Have you or your friends taken SOC100? How many of them are pursuing a major or minor in sociology? Until I mentioned it to him, Nathan Innocente, an assistant professor at UTM’s Department of Sociology, never thought of himself as one of the few professors who can claim to have taught nearly every UTM student, as a result of teaching Introduction to Sociology.

Last week, I sat down with him to discuss his journey to academia, as well as the remarkable popularity of SOC100. Surprisingly enough, I have not taken SOC100.

Innocente describes his journey to academia and becoming a professor as “accidental” and “serendipitous.” He began as an undergraduate in criminology with hopes of pursuing law enforcement as a police officer or an RCMP member.

After about a year and a half in, Innocente’s career plans changed. He considered applying for law school, various government positions, and even contemplated a career in the military. Innocente credits one of his professors for suggesting the idea to pursue graduate school instead.

“I came to U of T to do a Masters in criminology, and then I ended up getting a job at a criminal justice sector NGO, so I was doing criminal justice research. At that point, I had still considered academia, but I liked the job that I had,” says Innocente. “I decided I would pick up some extra courses in the sociology department because they had so many methodology courses that criminology didn’t have at the time, like statistics and field methods, [and] survey methods. Then, almost by accident, I ended up getting another Masters in sociology. I liked sociology quite a bit, so I decided to apply for a Ph.D. and move into academia full time.”

Innocente has taught SOC100 for four years at UTM. When Innocente joined the UTM faculty, he consulted with professor Jayne Baker to learn how to run the course.

Along with teaching SOC100, Innocente is conducting his own research. Broadly, he focuses on white-collar crime, but more specifically, he looks into the relationship between organizations in crime. He focuses on topics such as mortgage fraud, identity theft, and how the ways in which organizations communicate may create processes that offenders can easily corrupt.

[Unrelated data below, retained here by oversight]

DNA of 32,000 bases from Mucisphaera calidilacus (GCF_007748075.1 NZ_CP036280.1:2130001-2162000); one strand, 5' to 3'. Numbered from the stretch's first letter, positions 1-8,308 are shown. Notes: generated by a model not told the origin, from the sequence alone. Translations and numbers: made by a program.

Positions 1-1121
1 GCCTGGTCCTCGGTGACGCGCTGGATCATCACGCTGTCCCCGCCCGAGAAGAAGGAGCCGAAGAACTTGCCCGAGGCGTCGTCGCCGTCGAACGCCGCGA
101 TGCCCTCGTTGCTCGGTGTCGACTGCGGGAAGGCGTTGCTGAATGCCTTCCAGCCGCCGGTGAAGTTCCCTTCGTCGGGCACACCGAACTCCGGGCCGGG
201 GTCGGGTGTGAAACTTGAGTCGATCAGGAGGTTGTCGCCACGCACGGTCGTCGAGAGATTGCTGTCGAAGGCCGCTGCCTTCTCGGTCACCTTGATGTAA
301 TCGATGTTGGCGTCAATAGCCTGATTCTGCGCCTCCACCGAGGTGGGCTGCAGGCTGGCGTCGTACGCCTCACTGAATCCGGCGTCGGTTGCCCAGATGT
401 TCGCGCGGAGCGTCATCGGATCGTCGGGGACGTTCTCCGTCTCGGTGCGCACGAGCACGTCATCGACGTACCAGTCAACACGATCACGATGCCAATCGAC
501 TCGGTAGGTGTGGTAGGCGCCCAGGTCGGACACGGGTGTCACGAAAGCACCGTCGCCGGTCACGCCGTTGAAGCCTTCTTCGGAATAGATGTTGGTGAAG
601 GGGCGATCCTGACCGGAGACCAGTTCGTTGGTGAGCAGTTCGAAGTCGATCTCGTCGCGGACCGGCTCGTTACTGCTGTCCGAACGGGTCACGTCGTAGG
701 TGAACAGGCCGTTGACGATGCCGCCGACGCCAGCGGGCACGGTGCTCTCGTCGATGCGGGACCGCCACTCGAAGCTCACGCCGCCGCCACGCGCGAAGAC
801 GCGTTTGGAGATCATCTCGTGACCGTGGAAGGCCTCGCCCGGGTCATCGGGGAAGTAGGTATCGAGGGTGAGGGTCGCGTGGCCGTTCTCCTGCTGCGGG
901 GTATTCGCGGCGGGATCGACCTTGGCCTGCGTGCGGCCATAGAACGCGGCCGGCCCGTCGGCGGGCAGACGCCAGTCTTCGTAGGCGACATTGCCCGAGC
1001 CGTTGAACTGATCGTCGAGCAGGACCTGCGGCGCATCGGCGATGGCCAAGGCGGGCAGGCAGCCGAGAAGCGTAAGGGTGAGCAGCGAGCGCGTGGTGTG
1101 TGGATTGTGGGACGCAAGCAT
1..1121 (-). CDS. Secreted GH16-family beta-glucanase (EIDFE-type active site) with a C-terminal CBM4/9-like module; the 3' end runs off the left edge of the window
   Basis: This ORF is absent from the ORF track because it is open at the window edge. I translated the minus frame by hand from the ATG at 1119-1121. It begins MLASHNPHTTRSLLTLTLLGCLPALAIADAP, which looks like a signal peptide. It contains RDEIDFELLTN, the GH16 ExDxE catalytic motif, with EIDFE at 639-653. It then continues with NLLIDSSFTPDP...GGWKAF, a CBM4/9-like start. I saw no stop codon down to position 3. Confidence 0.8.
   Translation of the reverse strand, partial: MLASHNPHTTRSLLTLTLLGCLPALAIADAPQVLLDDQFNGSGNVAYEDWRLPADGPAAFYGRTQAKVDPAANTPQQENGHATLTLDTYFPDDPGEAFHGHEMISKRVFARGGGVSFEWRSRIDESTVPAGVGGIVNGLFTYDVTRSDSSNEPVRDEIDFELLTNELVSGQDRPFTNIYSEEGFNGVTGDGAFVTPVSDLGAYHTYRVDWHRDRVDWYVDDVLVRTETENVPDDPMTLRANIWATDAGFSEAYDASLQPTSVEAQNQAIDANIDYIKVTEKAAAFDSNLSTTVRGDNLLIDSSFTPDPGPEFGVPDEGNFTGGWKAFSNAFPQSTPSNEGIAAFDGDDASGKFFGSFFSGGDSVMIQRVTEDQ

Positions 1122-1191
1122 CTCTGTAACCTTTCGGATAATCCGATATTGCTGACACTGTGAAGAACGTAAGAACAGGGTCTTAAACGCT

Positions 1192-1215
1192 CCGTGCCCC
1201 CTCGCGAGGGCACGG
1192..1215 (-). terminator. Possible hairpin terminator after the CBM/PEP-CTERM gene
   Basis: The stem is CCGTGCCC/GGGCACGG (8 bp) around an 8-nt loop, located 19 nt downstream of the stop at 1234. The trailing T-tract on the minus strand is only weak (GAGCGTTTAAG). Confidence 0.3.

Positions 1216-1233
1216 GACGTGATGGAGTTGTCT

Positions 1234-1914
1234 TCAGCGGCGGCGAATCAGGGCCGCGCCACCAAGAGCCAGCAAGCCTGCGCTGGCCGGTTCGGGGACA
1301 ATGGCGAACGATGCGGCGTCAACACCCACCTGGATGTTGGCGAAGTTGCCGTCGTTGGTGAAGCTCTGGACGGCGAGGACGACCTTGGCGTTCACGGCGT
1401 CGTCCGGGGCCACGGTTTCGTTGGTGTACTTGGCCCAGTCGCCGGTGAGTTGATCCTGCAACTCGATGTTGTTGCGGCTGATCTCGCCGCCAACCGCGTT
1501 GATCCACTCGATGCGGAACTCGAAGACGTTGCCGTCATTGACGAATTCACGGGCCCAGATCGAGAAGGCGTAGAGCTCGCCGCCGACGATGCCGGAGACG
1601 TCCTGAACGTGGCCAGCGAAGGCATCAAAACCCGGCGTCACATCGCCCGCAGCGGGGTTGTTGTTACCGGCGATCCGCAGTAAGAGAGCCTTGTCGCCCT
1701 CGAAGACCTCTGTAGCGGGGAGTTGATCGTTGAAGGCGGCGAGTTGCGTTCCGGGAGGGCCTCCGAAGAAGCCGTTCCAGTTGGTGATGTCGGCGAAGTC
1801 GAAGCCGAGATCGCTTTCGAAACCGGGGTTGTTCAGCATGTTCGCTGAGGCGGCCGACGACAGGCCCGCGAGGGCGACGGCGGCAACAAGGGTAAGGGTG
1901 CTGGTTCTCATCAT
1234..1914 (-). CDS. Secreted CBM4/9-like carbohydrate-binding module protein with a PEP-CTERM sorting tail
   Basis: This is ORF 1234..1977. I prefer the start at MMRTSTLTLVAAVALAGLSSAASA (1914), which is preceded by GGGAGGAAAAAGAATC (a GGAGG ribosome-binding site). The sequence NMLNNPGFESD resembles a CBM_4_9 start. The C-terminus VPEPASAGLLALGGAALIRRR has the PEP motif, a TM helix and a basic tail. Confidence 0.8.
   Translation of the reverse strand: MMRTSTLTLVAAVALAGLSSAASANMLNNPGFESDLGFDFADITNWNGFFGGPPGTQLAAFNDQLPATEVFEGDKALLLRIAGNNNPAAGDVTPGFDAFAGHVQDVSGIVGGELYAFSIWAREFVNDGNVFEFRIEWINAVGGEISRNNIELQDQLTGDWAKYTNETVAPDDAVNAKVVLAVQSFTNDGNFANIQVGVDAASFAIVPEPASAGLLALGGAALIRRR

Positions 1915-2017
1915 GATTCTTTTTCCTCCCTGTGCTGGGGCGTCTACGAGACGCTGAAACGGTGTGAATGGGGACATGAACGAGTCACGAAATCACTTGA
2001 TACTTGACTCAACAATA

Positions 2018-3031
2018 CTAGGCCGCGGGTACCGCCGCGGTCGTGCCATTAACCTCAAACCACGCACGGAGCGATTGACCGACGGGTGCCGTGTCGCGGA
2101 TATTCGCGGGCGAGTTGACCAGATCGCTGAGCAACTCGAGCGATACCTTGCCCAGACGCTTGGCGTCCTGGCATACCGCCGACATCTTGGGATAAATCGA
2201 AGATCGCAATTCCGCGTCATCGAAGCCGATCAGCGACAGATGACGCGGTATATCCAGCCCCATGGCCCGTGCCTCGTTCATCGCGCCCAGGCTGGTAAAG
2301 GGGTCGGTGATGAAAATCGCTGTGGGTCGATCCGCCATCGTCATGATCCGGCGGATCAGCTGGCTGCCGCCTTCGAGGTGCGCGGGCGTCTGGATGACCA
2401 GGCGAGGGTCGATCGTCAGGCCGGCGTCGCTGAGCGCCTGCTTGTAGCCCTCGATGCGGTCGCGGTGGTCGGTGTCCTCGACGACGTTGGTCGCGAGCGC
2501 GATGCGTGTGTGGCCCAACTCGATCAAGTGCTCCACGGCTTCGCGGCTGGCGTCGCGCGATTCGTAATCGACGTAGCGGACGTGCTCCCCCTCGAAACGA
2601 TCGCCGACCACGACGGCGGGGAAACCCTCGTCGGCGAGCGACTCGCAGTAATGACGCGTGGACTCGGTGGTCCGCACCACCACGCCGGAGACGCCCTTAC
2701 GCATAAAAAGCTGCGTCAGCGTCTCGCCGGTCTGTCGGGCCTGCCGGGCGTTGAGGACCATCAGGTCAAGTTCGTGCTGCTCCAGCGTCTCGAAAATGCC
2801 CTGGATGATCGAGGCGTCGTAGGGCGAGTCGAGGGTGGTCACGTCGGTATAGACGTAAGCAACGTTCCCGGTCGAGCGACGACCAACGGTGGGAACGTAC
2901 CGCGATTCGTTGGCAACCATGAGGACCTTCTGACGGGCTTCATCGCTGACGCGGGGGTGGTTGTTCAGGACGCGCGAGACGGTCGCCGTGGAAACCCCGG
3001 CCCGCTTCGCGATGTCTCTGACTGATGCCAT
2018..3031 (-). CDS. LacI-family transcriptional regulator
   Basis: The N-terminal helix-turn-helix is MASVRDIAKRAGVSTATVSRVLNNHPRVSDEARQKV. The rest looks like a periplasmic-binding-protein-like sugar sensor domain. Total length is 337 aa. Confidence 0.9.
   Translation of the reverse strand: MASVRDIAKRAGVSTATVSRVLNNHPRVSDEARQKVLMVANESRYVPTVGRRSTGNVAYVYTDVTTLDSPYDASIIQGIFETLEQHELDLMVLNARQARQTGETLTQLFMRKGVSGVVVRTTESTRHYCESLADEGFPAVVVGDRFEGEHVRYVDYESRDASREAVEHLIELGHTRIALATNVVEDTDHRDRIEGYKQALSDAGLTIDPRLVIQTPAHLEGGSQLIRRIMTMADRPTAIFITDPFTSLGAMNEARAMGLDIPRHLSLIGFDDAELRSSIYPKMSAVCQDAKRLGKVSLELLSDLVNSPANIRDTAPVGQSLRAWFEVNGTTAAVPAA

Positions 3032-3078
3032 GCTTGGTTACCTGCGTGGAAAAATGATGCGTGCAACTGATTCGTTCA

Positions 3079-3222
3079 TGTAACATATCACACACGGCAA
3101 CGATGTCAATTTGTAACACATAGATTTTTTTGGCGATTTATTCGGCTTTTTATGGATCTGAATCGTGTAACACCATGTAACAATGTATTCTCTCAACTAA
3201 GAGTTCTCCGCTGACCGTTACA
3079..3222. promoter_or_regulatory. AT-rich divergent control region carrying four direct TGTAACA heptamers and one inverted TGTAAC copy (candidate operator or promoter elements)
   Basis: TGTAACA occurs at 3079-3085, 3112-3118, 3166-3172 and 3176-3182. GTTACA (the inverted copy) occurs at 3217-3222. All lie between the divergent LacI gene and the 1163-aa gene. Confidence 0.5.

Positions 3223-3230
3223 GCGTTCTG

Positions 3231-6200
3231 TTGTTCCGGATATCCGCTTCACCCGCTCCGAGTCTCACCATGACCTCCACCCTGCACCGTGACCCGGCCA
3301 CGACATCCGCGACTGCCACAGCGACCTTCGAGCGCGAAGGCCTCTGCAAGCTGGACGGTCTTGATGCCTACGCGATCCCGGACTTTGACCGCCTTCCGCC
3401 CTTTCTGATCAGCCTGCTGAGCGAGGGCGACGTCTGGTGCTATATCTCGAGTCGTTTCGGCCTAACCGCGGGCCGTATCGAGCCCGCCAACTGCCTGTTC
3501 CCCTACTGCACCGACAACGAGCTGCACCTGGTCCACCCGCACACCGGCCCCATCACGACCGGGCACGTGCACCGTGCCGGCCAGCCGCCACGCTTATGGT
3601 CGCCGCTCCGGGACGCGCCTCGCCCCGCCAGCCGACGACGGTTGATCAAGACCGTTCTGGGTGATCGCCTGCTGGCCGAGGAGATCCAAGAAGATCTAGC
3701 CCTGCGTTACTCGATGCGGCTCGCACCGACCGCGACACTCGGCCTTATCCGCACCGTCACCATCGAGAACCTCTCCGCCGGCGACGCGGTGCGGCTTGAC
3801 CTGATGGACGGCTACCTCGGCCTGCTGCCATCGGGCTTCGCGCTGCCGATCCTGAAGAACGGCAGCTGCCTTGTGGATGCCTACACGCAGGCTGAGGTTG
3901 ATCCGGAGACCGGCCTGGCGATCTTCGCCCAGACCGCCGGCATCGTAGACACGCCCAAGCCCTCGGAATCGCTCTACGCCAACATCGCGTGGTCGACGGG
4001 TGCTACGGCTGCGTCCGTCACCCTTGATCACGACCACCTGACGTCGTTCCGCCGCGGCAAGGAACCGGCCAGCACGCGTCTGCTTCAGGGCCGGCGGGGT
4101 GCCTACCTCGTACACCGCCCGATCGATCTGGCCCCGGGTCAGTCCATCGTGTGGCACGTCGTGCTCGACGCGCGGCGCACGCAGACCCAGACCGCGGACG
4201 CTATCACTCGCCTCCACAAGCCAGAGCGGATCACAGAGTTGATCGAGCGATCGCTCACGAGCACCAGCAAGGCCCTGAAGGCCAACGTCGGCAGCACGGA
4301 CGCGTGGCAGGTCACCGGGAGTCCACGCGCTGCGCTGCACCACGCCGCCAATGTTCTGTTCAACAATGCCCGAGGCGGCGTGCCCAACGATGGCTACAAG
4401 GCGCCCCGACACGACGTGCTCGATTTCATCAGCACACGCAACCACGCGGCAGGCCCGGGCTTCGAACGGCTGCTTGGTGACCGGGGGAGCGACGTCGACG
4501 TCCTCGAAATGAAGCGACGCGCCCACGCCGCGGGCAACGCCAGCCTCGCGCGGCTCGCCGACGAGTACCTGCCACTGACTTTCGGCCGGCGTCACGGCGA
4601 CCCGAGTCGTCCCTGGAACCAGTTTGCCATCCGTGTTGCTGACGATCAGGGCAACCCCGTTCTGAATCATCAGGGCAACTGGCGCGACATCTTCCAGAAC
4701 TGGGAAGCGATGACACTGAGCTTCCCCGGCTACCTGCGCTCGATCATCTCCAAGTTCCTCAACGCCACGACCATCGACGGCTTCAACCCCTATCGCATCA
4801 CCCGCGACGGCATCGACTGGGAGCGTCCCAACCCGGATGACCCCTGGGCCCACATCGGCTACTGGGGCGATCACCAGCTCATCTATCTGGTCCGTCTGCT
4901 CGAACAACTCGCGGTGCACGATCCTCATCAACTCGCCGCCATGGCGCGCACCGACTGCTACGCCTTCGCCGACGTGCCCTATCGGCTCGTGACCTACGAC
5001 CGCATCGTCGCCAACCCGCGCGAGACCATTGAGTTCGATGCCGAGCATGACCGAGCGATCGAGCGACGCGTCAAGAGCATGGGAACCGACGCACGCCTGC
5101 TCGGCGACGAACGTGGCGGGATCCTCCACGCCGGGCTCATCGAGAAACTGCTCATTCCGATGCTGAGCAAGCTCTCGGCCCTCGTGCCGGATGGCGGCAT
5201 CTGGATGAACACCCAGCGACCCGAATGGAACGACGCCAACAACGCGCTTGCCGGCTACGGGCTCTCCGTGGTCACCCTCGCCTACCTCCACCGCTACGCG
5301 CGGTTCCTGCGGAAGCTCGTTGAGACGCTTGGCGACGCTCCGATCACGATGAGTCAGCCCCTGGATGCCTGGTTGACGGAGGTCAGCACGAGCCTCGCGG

“When I got into the Ph.D. program, I was doing a Sociology of Work course which I fell in love with, and I thought was absolutely fantastic,” he says. “Some of the things we were learning about included precarious labour and how technology changes labour. So instead of writing the standard, boring term paper, I asked my professor if I could do research instead. For the first time in my life, I felt that I was moving away from criminology and into this other field that I thought was really interesting: the study of occupations.”

The research involved interviewing conveyancers and real estate title searchers about how technologies have impacted their work. They discovered that there was a big real estate fraud problem, and that people didn’t know how to check for fraud. “The criminologist in me came back out again and I knew I had to pursue it. I decided my next project would be to look into that. So for a course in the following semester, I looked into fraud and real estate fraud.”

Innocente advises students to work hard and get involved in order to maximize the opportunities they open for themselves.

“I liked the physicality of certain jobs, like policing and military, but I also liked the intellectual side of things, and I thought law or grad studies would be one way to satisfy that. If you put in your best effort in a number of different areas, that means that you leave a lot of options open and you also expose yourself to new opportunities,” Innocente says. “If you’re engaging in activities and exposing yourself, you’re going to have all the tools at your disposal to then make a choice about what you want to do. I allowed myself to be open to different ideas and to take them in different directions. You really create your own opportunities, so I think keeping it open and having a role for serendipity is beneficial.”

So why is SOC100 so popular? Innocente isn’t sure, but what he does guarantee is that he’ll try hard to make course material relevant, entertaining, and thought-provoking. He says that it is important to get students talking and asking questions. Even in a class of 500 or 1000 students, promoting open discussion is crucial.

“One of my metrics for success in SOC100 is that if I have a student come up to me and say they took the course thinking it was going to be super lame, but now they want to minor in it or do a double major,” he says. “That to me is the best metric of success: when people come in and they have an assumption about the material that it is irrelevant, common sense, or nonsense, and you can show them the value of it.”

Innocente explains that in SOC100, they try to emphasize a different way of understanding and looking at the world, and that the tools provided by sociology are valuable for seeing the world from this new perspective.

“I try to use a number of examples in my class, anything from why I joined the military to how I met my wife—anything that can be subjected to that kind of analysis. And part of it is to be able to understand the world, to be able to have this relevant information but also the relevant tools to see things that are invisible, like social structure.”

“To try to not only understand the world, but especially in a lot of the examples I give, to understand yourself,” Innocente continues. “Why do I think this way? Why do I make the decisions that I make? What kind of tools can help a student come to conclusions about themselves? I try to promote students to think in that way, think out structurally and also to think in and reflect on their own behaviours.”

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